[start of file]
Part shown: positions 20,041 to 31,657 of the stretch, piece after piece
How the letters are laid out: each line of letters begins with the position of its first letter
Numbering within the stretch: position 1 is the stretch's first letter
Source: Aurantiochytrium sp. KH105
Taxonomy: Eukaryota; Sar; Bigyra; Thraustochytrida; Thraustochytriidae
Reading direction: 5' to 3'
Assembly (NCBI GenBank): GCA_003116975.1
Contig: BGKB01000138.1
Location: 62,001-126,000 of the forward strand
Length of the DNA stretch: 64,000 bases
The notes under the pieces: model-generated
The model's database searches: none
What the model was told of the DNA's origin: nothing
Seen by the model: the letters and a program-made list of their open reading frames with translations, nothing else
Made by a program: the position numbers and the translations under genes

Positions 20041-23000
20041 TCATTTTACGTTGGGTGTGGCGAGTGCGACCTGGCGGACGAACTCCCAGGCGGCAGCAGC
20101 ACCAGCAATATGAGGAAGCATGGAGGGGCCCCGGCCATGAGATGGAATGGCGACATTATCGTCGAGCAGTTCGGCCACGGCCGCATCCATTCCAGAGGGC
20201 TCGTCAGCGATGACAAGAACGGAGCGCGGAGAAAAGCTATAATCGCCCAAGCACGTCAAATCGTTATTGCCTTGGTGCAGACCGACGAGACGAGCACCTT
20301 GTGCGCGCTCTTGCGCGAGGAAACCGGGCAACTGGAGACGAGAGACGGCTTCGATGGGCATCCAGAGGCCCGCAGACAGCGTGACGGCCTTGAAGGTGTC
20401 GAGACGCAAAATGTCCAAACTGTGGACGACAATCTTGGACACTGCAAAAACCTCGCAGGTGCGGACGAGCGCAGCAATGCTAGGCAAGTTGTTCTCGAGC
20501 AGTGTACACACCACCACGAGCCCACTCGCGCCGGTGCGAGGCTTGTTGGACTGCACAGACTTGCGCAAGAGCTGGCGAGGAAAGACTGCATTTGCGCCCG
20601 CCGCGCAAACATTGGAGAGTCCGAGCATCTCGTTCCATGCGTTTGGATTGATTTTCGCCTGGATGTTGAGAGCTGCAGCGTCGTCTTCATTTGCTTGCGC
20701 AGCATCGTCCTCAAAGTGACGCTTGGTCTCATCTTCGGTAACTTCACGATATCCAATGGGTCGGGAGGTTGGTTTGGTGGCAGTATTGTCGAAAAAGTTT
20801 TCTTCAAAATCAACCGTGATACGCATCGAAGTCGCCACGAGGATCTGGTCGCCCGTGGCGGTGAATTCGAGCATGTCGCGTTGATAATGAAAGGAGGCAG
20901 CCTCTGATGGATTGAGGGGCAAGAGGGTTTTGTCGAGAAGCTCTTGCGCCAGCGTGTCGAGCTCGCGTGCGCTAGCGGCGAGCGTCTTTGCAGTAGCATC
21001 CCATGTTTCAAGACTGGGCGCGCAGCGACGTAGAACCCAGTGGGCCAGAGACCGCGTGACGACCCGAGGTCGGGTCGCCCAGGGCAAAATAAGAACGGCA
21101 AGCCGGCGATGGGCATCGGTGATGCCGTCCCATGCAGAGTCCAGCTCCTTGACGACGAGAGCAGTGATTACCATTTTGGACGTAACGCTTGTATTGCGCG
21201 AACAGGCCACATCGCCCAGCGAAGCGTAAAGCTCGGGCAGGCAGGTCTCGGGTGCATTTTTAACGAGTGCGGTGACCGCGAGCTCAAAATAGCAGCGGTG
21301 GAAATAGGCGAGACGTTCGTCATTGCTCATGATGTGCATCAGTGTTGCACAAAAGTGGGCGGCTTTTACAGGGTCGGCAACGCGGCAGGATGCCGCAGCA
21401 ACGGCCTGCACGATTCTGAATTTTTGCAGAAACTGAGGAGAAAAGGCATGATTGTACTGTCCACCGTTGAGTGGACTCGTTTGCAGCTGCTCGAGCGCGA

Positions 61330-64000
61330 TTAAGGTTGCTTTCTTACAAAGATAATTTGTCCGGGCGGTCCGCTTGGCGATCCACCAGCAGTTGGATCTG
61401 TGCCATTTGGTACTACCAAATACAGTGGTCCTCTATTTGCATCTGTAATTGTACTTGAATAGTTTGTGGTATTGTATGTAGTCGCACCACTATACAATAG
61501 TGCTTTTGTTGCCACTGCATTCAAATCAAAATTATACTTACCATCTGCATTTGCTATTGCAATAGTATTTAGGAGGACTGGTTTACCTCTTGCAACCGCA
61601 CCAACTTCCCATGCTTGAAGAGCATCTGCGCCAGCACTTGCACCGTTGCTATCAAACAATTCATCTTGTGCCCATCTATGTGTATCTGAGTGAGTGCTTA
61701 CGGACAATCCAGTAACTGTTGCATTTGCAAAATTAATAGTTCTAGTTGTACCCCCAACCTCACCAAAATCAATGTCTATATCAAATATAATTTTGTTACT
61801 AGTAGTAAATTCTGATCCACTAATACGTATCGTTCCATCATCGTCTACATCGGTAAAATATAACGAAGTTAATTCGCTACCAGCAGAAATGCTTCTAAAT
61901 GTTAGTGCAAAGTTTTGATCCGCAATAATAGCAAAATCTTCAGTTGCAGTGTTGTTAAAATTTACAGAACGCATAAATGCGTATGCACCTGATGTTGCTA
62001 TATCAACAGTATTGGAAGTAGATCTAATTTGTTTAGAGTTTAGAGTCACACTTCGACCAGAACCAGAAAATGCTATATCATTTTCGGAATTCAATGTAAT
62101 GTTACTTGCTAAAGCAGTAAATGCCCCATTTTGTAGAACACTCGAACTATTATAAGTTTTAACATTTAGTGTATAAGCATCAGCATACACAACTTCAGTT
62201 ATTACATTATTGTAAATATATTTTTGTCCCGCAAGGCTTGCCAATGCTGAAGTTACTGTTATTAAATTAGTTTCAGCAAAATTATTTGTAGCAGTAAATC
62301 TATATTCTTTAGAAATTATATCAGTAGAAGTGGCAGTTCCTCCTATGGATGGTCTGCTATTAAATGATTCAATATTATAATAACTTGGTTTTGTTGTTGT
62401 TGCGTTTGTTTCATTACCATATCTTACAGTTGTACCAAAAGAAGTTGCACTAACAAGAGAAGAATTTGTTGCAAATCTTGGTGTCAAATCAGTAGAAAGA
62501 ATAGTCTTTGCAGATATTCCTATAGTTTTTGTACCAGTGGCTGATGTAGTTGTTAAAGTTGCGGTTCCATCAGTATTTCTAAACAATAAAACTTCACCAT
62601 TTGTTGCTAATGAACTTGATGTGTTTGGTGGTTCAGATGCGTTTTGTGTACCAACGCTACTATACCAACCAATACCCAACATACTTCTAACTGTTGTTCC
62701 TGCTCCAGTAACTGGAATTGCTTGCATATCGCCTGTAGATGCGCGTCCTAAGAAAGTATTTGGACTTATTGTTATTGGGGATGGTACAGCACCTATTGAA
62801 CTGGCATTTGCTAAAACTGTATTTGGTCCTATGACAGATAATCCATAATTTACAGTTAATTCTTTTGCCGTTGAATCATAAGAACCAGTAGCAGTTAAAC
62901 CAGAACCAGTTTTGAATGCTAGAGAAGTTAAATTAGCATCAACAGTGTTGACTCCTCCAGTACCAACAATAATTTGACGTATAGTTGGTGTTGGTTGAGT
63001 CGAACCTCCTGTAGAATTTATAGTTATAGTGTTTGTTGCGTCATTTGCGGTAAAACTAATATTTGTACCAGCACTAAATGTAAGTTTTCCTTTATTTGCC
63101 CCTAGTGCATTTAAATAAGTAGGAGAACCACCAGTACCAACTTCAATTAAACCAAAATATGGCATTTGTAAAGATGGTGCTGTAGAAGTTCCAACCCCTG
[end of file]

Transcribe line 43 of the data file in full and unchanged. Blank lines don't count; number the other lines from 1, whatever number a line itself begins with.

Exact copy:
62301 TATATTCTTTAGAAATTATATCAGTAGAAGTGGCAGTTCCTCCTATGGATGGTCTGCTATTAAATGATTCAATATTATAATAACTTGGTTTTGTTGTTGT